How to really grasp this thing called MAC?

As already mentioned, the system is a method of enforcing SELinux MAC. So let’s see exactly what it means to us as administrators. Well, I managed to find the main principle, applicable to all systems using MAC. In my opinion, it should be this: none of the users of the system has the right to decide in any way the security and rights of access to objects in the system. All of those rights and security should always be defined according to the security policy of the system. In the case of SELinux, they should be reflected in all policy records.

MAC policy alone is very often confused with ACL. The facts very quickly refute this myth. In fact, ACL does not carry MAC policy. These lists also have yet another disadvantage. In practice, they are very complicated in terms of configuration and maintaining correctness. You can also say that they are different is in terms of action. ACL always specifies individual use cases, while MAC always sets out general principles.

In fact, ACL support has been withdrawn from the Linux kernel version 2.4.x already Why did this happen? Because Linux kernel developers decided that ACLs are not really as good a way to control the powers and actions of the user in the operating system. Despite this, those lists are sometimes used. For example, if we have a Samba server, they are often used, because they allow you to set permissions for all the files from the Microsoft Windows client.

Another heavy shortcut, or DTAC
As I mentioned earlier, DTAC is Dynamically Typed Access Control, but it is often translated as the domain name of Access Control System. But that’s not what this section is about. Let’s focus on the real features of DTAC.
In the case of DTAC, each of the objects in the system, whether it is a directory, port, or any device, has its own unique type. What does this mean in practice? Some top-down rules are always forced on each object type . These rules in no way depend on the decision of the user, but the system administrator creates and controls the policy. This means that in any system that uses a DTAC, you can create any number of rules, a thousand or a million, and the system is always prepared.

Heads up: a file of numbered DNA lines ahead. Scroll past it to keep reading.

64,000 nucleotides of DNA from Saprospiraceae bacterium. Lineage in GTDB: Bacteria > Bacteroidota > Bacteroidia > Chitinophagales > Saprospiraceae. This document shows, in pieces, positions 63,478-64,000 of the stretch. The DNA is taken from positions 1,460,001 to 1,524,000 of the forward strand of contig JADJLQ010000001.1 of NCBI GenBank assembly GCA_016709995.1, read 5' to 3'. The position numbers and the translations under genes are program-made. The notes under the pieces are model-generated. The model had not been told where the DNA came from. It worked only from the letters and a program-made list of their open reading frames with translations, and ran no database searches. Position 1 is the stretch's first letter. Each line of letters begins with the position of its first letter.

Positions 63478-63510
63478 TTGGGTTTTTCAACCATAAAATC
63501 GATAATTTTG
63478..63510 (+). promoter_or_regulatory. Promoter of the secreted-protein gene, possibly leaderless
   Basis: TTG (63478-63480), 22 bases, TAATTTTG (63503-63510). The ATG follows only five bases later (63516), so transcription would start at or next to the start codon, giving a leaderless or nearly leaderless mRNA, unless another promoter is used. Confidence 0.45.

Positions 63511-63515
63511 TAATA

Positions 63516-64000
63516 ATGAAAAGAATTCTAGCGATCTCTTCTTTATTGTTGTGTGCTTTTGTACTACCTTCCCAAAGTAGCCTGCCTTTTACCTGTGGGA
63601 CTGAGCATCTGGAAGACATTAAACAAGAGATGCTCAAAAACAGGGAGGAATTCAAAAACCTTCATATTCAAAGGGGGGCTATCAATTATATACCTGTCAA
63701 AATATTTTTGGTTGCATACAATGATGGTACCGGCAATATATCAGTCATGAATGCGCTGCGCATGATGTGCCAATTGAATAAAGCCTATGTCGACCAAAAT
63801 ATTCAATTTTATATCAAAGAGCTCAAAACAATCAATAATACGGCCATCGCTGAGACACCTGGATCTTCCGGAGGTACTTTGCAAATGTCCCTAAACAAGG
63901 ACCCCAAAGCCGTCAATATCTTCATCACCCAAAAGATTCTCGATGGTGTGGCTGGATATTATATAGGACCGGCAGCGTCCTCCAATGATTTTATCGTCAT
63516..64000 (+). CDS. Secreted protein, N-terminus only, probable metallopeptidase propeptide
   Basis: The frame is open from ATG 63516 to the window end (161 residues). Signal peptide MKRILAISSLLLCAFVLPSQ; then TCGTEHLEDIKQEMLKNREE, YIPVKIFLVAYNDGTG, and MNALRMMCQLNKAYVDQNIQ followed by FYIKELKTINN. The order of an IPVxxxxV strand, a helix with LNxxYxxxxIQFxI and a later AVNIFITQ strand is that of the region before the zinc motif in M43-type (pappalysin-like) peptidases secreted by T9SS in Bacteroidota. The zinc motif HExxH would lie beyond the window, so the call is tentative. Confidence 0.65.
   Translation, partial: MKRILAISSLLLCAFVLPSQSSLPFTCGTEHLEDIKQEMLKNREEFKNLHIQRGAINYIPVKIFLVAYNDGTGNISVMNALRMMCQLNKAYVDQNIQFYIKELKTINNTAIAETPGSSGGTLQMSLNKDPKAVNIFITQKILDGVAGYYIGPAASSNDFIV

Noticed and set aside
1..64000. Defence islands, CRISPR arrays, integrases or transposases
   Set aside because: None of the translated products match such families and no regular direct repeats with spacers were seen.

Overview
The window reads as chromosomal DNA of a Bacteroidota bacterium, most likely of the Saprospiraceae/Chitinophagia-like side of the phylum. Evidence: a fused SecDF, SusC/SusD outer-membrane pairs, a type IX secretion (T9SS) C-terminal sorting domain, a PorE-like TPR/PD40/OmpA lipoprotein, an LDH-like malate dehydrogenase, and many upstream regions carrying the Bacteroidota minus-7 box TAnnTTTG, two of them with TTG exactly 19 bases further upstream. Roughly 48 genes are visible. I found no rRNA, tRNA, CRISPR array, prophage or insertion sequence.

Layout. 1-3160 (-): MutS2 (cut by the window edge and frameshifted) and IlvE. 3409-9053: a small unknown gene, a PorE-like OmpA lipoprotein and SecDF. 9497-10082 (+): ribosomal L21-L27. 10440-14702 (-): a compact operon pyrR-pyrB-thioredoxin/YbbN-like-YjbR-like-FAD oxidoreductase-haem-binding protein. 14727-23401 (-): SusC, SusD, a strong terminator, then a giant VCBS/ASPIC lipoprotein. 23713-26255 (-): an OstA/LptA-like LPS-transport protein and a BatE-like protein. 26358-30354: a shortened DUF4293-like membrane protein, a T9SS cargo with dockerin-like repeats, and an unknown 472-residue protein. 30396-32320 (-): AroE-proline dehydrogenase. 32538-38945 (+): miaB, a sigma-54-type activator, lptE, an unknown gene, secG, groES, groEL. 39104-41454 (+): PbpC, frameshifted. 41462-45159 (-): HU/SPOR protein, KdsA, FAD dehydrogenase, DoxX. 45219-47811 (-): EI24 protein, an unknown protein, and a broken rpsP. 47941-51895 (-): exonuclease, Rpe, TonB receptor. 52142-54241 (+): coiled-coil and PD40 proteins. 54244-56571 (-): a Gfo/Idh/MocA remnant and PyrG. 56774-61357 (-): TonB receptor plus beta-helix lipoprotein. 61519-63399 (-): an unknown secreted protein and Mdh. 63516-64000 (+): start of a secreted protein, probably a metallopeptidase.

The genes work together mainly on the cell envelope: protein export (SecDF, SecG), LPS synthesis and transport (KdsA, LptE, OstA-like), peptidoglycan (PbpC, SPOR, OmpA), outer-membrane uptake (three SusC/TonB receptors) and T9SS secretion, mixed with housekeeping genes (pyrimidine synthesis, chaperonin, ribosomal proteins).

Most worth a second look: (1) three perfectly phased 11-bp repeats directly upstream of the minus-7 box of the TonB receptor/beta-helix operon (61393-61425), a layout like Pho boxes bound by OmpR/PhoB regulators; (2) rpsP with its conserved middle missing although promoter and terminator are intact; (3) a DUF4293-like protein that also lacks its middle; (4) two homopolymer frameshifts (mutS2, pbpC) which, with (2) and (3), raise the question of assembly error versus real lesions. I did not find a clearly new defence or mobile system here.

In addition, the system has whole sets of rules on how to take action on all objects of each type. We will return to this subject later. In fact, in the case of DTAC, control and validation testing of all rules are much easier than in other cases. As a curiosity, I should mention that IBM has developed a tool, whose main task is to automatically check the consistency and accuracy of security policy DTAC.
Another heavy stand, the RBAC

As I mentioned earlier, RBAC stands for Role Based Access Control. We can recognize that this is an access control system based on user roles in the system. This term is not often used. Where can we find it? Well, any standard Unix or Linux system has built-in Role Based Access Control. And the truth is that if you look closely at the UNIX system, the roles are always split. There are always certain types of system users, each of whom is entitled to exercise a very limited range of activities. This means that each of them performs a role within the UNIX system.
There is another element that qualifies a standard UNIX system to become a system with built-in RBAC. There is something in them called SUID. As you all probably know, SUID can change the user’s role and the actions that can be performed by the user.

How does this all work with SELinux? Well, it really is a SELinux RBAC system with built-in rules that are implemented by DTAC. SELinux system also extends what is called the philosophy of SUID. Thus, it can also extend the understanding of the role of users in the system. To summarize quickly: a SELinux system is designed to allow for a much more flexible way, which is also more accurate and much better suited to your needs, to identify and help implement user roles within the system.

This is really only a quick introduction to SELinux. The article describes the basics of the mechanism used on a daily basis in this system. It still does not do anything special, but the desire to write a summary of what it is captivated me. On our website, with SELinux we often capture 50 fixes critical to the security system in a very short time, less than seven days. Another decisive advantage is its ease of use. As a Linux system administrator, I have never met a tool that uses such simple rules, yet describes so much. Yet very few administrators so far know the SELinux system.

Adrian Stolarski is a security researcher for InfoSec Institute. InfoSec Institute is an information security training company that offers popular Linux training courses.

{ 1 comment }

D March 14, 2013 at 4:22 pm

It is unfortunate how so many Administrators and End Users alike turn away or more likely “turn off” SELinux. For the most part on targetted policies, not the best security in the world, systems have very few complications due to SELinux use. Also a bit unfortunate is the adoption of AppArmor in place of SELinux when they are clearly not only not the samething but SELinux is far more capable than AppArmor. I wont debate nor say one should not use AppArmor but the adoption of a half-way method due primarily to simple laziness is just bad. This is the single major reason windows finds itself being swiss cheese in protecting its users.